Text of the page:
Discussion of Nebraska medical marijuana bill driven by personal testimony

Feb. 12, 2015, 6:45 a.m. ·

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Personal stories of Nebraskans who have quietly been using medical marijuana to treat a variety of conditions apparently are having an impact on state senators deciding how to vote on small wave of bills introduced this session.

Opponents of any form of legalization fear emotional anecdotes from medical users may overshadow the long-term risks of marijuana.

To date, supporters of medical marijuana have dominated press coverage of the issue.

At news conferences, lobbying visits to senators’ offices, and unplanned encounters with legislators in their home districts, a variety of Nebraskans have admitted, sometimes for the first time publicly, they or a family member have illegally obtained marijuana to deal with a medical condition when prescription drugs have failed them.

An LB 643 supporter talks to a reporter. (Photo by Bill Kelly, NET News)

“Our goal is to show people the personal stories of how cannabis can help people,” Katie Philippi of Lincoln said. She became an advocate after her terminally-ill brother-in-law used marijuana to control his pain. She says there is a new found willingness to talk openly about the unauthorized use of medical marijuana.

“They’re out there but this is a sub-culture that’s been taught to stay quiet,” Philippi said. “It’s time to voice our opinions and it’s time to face that fear.”

In some cases chance meetings with constituents shifted a state senator’s opinion.

Senator Mike Groene, the conservative freshman lawmaker from North Platte, made clear in the early days of last year’s campaign he opposed relaxing any of the state’s marijuana laws.

“Marijuana is a drug,” Groene said recently. “People I know have abused it. It affects them.”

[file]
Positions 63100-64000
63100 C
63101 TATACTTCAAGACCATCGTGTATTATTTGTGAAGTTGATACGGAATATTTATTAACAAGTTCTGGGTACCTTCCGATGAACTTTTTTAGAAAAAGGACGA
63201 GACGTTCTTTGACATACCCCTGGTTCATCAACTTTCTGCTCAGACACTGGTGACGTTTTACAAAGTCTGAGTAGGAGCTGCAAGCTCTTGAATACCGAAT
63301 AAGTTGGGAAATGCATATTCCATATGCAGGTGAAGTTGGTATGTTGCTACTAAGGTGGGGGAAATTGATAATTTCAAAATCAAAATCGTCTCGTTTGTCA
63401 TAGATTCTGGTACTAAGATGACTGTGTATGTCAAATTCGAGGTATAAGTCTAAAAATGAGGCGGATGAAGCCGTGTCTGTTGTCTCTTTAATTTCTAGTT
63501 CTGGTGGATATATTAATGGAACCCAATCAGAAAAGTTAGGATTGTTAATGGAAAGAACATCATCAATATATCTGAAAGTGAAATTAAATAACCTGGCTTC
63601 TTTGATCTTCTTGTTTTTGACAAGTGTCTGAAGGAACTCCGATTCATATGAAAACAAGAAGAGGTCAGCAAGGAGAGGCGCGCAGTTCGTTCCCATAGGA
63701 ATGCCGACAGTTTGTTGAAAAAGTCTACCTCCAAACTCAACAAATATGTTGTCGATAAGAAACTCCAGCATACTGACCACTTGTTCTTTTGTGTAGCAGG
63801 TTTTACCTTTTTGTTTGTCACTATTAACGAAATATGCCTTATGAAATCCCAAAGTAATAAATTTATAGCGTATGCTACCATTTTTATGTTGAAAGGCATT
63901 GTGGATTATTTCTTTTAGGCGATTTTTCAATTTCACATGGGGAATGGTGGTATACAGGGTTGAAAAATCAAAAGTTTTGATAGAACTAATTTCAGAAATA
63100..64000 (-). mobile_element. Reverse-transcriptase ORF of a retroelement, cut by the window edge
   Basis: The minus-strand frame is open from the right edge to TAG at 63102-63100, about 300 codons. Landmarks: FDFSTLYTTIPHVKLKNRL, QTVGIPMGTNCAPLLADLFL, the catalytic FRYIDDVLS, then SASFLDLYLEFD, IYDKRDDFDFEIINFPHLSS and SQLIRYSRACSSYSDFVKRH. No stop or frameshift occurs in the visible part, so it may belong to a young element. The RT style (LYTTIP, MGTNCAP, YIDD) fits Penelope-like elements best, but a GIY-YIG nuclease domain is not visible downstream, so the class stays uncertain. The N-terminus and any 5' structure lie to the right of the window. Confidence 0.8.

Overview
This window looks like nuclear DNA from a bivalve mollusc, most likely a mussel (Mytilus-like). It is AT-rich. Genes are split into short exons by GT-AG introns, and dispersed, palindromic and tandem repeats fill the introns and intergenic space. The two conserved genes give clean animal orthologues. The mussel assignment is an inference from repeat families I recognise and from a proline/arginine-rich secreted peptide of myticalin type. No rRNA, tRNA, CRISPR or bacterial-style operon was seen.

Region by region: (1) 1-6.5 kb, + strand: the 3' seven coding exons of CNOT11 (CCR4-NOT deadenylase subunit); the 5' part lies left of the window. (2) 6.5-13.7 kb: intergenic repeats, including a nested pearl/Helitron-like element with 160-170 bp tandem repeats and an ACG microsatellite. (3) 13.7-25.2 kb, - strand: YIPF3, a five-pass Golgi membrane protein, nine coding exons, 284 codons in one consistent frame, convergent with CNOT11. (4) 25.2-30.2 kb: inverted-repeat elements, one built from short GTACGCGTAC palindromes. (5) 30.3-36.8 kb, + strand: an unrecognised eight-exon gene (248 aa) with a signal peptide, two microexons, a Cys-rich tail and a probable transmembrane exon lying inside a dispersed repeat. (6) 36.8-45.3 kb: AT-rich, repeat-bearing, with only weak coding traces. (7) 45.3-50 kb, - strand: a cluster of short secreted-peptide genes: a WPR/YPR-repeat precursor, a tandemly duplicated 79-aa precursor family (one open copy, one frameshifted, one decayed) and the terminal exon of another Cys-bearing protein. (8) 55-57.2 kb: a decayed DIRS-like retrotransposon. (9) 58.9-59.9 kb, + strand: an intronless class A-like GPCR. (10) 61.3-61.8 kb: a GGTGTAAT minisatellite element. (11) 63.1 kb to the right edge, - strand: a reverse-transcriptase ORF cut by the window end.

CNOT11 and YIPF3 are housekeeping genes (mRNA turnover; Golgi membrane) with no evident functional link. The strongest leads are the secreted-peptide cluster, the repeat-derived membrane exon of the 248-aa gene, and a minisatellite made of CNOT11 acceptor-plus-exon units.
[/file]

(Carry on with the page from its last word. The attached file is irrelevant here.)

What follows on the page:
He reevaluated his position after lunch and a little campaigning at the Airport Inn in North Platte.

Jeremy Crary was the host on duty that day. When taking Groene to his table the candidate couldn’t help but notice Crary’s arm curled up to his side and how the young man walked with a noticeable limp.

Crary remembers the candidate asking him for his vote as he was being seated.

“Then I asked him his stance on medical marijuana and he said he was against it,” Crary recalls. “And then he asked me my stance and I told him I couldn’t be working without it.”

Groene said later he was surprised by Crary’s bluntly acknowledging he ingests marijuana before work to quell the pain and muscle spasms left over from a near-death experience with a pistol eight years earlier.

“The young man was clean cut; works hard,” Groene said. “That’s one of the instances of people I have met that I know they’re not pulling my leg. They actually use it for a pain purpose.”

Jeremy Crary during his recovery from a gunshot wound. (Photos courtesy Jeremy Crary)

The story of Crary’s injury and recovery are certainly memorable enough.

He says when he was 18 he was “screwing around with a gun and had it go off.”

The bullet tore through the boy’s skull right by the temple on the right side.

“I lost half my brain,” he says now with calmness others use to describe a sprained ankle. “I couldn’t use my left arm, my left leg. I lost my left peripheral in both eyes. I was blind in my right eye from blood running down my nerve into it.”

Photos taken at the time show a baseball-size dent in his head. Since then surgeons rebuilt his skull with titanium plates making it difficult to detect any damage at all. A web of scars above his ear become visible only when he takes off his cap and brushes back his hair.

Crary will always have to cope with his limp, the twisted arm and painful muscle spasms constantly remind him of the neurological damage left behind.

Not long after he got out of the hospital Crary began supplementing his prescription painkillers with marijuana. He had been a recreational user before the incident. He found certain types of cannabis did a better job of controlling the muscle spasms.

“I slowly weaned myself off of a couple other medications, like my Metoprolol and stuff that has a bunch of bad side effects,” Crary said. He is no longer using any prescription medications and has the support of his doctor.

“He’s cool with all that,” Crary said.